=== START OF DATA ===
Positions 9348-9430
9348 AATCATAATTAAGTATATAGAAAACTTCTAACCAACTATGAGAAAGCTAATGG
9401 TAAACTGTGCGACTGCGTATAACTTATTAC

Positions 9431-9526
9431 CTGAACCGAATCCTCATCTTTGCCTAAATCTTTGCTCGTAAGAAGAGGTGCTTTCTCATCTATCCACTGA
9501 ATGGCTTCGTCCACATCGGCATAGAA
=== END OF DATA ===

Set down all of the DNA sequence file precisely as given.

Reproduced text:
Positions 9348-9430
9348 AATCATAATTAAGTATATAGAAAACTTCTAACCAACTATGAGAAAGCTAATGG
9401 TAAACTGTGCGACTGCGTATAACTTATTAC

Positions 9431-9526
9431 CTGAACCGAATCCTCATCTTTGCCTAAATCTTTGCTCGTAAGAAGAGGTGCTTTCTCATCTATCCACTGA
9501 ATGGCTTCGTCCACATCGGCATAGAA